In 2010, I wrote a book “Tegatana, the secret weapon of Aikido”. It describes history and technical content of Tomiki Aikido. Since that time my life changed a great deal. I am not going to disturb you with my family life. I like to mention the changes in my “martial art” life.
Since I wrote my book some interesting people came on my road to perfection. They changed completely my understanding of Tomiki Aikido.
Is this understanding the correct way of Tomiki Aikido, I don’t know, but at this moment it feels the best way for me.
Nevertheless, who are those people?
- Mike Sigman : Internal Strenght & Chinese Martial Arts theory
- Ilias Calimintzos : Yi-Quan, Chinese boxing
- Akira Hino : Hino Budo, Japanese Martial Arts theory and practise
They triggered something in me and forced me to walk on a path in an unknown territory. I cannot see the end of the road but I enjoy very much the travelling.
Inspiration and creativity
”To raise new questions, new possibilities, to regard old problems from a new angle, requires creative imagination.”
Inspiration and creativity go hand in hand, but are 2 different things. There is also the “knowledge” component involved.
Inspiration comes at the right time and will be triggered in most cases by external stimulus. It creates new ideas how to solve old problems. The new ideas, of course, have to be concreted by action, in the case of martial arts: practise.
Existing knowledge is necessary, but it cannot interfere directly with new ideas, otherwise creativity will be blocked. Keep your mind open for evaluating the process of problem solving with existing knowledge. Unfortunately knowledge is sometimes hid by bad habits.
How to become creative in your training
First, forget you are a member of a big organisation. The rules of your organisation are blocking your creativity.
Next, study the basic principles of your martial art.
Ask yourself, what is the aim of your training? For yourself or eventually for your students? When you have your answer start with your training and keep in mind the basic principles of your art.
In my case, as I am not interested in competitive randori and certainly not in competitive kata or enbu, my interest goes in the direction “how to move efficiently the body in randori and kata”. I discovered that most of the basic principles in Tomiki Aikido are the same as in most of the other martial arts. My discovery is not based upon conscious thinking and using buzz words. No, my discovery is on the level of subconscious acting.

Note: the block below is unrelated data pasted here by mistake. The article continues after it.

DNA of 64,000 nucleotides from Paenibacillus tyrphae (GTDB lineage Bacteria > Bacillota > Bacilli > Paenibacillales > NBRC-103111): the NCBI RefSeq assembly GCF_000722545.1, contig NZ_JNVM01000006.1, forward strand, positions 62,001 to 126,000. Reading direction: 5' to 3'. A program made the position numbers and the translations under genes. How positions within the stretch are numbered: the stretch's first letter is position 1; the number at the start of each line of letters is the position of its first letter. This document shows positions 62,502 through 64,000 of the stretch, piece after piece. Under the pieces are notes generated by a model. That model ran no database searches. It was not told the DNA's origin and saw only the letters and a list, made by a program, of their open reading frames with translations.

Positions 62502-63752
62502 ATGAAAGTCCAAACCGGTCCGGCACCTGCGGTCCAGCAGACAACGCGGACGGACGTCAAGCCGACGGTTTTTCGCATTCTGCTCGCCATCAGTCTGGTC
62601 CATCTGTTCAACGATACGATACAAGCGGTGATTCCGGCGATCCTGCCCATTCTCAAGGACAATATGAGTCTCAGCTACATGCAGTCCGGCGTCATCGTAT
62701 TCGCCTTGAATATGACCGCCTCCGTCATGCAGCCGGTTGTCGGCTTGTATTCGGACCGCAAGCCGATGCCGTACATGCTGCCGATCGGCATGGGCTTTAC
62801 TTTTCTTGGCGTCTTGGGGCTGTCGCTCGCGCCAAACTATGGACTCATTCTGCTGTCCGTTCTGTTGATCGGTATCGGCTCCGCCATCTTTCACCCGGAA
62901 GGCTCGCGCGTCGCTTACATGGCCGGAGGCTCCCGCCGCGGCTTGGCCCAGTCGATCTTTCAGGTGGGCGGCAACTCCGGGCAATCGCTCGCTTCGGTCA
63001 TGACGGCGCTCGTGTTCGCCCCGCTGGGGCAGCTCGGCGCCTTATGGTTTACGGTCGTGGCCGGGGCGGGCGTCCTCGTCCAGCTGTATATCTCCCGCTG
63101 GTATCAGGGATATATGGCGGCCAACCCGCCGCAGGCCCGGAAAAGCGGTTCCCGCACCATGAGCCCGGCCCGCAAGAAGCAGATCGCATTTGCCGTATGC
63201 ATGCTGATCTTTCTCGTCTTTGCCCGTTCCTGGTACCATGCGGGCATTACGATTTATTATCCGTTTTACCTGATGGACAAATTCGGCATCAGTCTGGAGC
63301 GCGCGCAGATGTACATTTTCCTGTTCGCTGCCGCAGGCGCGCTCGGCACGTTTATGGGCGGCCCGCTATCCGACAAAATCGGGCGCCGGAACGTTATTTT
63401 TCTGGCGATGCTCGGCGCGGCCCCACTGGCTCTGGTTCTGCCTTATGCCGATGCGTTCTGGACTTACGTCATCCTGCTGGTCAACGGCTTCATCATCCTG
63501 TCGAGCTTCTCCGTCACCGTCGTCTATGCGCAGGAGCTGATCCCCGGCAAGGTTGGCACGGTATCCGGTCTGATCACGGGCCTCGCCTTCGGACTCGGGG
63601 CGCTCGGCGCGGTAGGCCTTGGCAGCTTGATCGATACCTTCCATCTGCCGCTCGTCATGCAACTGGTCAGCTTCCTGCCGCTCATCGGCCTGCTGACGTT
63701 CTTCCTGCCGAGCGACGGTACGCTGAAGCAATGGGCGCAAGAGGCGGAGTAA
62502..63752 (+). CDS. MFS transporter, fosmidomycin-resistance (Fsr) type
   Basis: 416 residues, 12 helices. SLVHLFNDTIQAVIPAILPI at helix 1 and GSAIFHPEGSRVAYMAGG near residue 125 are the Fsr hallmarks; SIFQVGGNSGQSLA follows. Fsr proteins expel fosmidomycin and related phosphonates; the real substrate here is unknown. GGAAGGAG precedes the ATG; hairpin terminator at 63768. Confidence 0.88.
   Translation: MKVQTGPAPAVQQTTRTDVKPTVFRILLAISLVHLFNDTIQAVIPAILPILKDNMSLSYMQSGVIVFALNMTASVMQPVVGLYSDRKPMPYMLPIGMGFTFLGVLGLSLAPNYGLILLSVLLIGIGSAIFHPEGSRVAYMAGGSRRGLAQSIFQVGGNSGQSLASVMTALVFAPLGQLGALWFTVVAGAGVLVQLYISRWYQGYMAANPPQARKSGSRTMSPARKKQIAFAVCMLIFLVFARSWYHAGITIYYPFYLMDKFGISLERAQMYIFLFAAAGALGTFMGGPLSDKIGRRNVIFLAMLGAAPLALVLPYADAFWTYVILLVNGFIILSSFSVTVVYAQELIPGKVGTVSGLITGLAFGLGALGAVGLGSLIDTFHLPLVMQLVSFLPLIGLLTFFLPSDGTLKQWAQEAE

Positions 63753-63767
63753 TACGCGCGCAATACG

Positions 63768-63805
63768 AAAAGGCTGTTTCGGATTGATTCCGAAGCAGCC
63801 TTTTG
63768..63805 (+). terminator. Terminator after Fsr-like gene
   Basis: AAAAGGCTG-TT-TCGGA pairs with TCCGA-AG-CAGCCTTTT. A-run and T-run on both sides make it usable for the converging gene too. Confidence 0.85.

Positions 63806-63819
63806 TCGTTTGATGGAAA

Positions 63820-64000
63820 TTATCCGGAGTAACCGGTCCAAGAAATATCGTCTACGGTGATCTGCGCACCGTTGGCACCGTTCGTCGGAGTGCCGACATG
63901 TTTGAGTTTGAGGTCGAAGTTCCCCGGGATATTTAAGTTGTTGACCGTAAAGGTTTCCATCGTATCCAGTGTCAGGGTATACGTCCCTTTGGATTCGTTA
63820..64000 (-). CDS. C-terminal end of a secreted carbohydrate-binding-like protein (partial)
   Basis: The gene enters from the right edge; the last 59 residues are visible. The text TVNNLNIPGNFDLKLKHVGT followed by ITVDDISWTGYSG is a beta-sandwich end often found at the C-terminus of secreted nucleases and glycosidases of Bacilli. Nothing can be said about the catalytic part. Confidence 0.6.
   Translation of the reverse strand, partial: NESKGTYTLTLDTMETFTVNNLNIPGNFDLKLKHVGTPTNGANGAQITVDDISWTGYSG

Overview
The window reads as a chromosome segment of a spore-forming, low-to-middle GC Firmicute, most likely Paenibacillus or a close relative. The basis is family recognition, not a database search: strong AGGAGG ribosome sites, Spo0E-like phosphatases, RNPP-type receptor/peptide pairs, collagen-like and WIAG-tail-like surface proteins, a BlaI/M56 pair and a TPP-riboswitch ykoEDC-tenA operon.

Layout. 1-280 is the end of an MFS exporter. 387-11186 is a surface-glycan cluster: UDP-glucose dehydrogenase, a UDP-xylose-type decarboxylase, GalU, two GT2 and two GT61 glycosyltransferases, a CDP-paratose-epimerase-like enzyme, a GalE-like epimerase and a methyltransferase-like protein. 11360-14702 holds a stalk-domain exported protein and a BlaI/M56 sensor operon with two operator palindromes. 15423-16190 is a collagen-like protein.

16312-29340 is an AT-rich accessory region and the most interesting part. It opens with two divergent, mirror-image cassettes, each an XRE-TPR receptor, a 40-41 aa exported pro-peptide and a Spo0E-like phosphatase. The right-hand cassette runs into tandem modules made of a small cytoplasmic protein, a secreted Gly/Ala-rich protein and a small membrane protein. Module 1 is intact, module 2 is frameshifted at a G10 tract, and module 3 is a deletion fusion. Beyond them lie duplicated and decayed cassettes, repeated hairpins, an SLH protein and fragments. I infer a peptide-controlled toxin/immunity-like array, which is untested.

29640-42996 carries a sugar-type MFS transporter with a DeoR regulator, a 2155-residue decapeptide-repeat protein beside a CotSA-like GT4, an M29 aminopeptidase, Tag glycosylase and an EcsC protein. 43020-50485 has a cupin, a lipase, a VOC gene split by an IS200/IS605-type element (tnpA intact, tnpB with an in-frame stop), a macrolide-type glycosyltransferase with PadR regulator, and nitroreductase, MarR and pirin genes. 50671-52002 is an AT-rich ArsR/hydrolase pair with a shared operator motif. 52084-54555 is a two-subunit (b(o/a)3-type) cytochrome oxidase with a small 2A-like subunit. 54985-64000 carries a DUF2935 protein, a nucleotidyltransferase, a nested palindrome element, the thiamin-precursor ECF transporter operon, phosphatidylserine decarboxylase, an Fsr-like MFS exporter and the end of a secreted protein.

There are no words to describe how to imply the basic principles into my art. Maybe I can say the art are the basic principles itself.
Another discovery was the concept of “rendo”. The interlinking of all your body and mind movements in relationship with the opponent. Without this interlinking your martial art will be based upon raw muscle power and wrong use of bodyweight.
Once I had a bodily feeling (taikan) of rendo, I started to review basic kata and koryu no kata. Of course my rendo is not optimal and sometimes I am trapped in my old habits.
By reviewing kata, new problems came to the surface. By using the quote of Albert Einstein, some of the problems are solved by using creativity based upon the basic principles.
Besides using the basic principles of the art, you need training in the use of hara (koshi, tanden and yōbu). How to use the mind is another important element in the training. All of those elements are commented in the content of this blog.
People asked on several occasions about the skills of my son. There is only 1 answer: practise.
Of course, there is external stimulus. In his case, he had very good training partners. Those men triggered him a lot to find new ways for improving his randori.
Once, a Japanese teacher said: Tim created a system which only suits him.
His ideas are written into a little booklet:
If you had a look at this booklet, you will notice this is not the basic stuff your organisation is providing. It is totally different, but on the other hand it is Tomiki Aikido Randori.
Don’t become trapped in your own structure
When creative movements become fixed movements you will be trapped in your own body and mind structure.
From a physical point of view, reference is made to doubleweight. Your body cannot move anymore. You are ready to be thrown by the opponent.
An example of this problem is called the stiff knee syndrome. Your knees are blocked because you are pushed in a defensive situation and don’t want to fall. The stiff knee syndrome is frequently seen by older people or overweight people.